Pakistan makes arrests connected to NYC bomb attempt

(Reuters) Pakistan on Tuesday made several arrests in connection with the failed Times Square car bomb attack in New York, security sources said.

“We have picked up a few family members” related to Faisal Shahzad, the chief suspect in the attempted attack, a security official in Karachi said. A friend of Shahzad was also arrested.

Shahzad, a 30-year-old Pakistani-American, was arrested late on Monday at John F. Kennedy International Airport in New York after being removed from a plane as it was about take off for Dubai, American officials said.

Another intelligence official in Pakistan said Shahzad received militant training in northwest Pakistan near the garrison town of Kohat. The area around Kohat is a stronghold of Tariq Afridi, the main Pakistani Taliban commander in the region.

Pakistan, which could come under renewed U.S. pressure to crack down harder on militants after the Times Square incident, vowed on Tuesday to help the United States bring Shahzad to justice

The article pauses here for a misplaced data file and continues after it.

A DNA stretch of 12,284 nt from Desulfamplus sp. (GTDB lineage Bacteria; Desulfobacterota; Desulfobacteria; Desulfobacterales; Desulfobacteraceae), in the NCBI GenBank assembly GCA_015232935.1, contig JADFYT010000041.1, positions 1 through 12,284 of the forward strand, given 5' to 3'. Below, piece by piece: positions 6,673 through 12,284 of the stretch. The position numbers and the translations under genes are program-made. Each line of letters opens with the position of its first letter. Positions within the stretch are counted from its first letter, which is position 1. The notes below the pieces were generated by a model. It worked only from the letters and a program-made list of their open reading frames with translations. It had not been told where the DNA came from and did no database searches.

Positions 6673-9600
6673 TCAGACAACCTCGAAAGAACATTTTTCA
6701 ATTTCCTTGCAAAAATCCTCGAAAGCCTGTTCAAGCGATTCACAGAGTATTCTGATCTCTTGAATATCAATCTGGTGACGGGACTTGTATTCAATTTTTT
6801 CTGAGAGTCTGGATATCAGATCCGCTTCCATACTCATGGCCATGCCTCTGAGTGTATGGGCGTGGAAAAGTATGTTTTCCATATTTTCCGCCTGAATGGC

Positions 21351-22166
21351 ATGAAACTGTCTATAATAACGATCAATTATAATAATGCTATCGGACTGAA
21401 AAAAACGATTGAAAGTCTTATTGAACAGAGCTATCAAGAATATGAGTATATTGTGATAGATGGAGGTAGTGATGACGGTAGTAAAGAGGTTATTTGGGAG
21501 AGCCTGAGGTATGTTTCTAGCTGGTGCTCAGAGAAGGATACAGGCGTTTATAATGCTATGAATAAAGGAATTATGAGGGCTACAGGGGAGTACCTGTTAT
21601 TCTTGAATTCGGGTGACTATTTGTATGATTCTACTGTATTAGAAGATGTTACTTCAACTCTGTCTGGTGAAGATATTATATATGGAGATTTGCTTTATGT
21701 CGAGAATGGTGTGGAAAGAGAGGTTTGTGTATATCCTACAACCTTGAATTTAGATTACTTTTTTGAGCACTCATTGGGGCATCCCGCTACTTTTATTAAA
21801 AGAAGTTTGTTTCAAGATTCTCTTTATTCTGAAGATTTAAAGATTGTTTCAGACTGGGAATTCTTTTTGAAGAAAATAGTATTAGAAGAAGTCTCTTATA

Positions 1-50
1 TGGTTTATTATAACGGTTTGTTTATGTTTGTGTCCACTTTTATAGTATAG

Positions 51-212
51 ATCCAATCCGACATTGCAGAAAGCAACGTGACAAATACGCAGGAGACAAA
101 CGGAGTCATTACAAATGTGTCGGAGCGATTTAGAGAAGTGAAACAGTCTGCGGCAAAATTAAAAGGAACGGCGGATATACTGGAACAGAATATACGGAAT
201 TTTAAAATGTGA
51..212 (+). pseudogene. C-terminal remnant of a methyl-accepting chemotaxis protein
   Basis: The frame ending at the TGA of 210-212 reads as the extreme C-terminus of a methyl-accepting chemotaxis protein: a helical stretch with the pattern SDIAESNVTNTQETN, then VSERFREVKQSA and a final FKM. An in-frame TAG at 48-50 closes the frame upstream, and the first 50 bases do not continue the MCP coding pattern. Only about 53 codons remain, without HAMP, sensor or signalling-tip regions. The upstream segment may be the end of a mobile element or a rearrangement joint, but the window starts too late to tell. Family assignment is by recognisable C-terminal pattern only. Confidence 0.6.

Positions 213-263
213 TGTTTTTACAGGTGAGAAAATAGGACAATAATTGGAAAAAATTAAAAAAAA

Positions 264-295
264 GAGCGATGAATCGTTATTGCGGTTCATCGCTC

Shahzad will appear in Manhattan federal court later on Tuesday to face charges “for allegedly driving a car bomb into Times Square on the evening of May 1,” according to a statement by U.S. Attorney Preet Bharara, FBI agent George Venizelos and New York City Police Commissioner Raymond Kelly.

“We will cooperate with the United States in identifying this individual and bringing him to justice,” Interior Minister Rehman Malik told Reuters.

U.S. Ambassador to Pakistan Anne W. Patterson met Pakistani Foreign Minister Shah Mehmood Qureshi and Malik and talked about the issue, Pakistani government officials and the U.S. Embassy said.

“We have an ongoing cooperation with the United States on anti-terrorism efforts. If required by the United States, we will extend full cooperation to them in this regard,” Pakistani Foreign Ministry spokesman Abdul Basit said.

Malik said Faisal’s family came from northwestern Pakistan which is mainly inhabited by Pashtuns and where Islamic militants are active.

The Taliban in Pakistan said on Sunday it planted the bomb in Times Square to avenge the killing in April of al Qaeda’s two top leaders in Iraq as well as U.S. interference in Muslim countries.

Some officials voiced scepticism about the claim. But former CIA analyst Bruce Riedel, who last year oversaw an Obama administration strategy review on Afghanistan and Pakistan, cautioned against dismissing a possible role by the Taliban.


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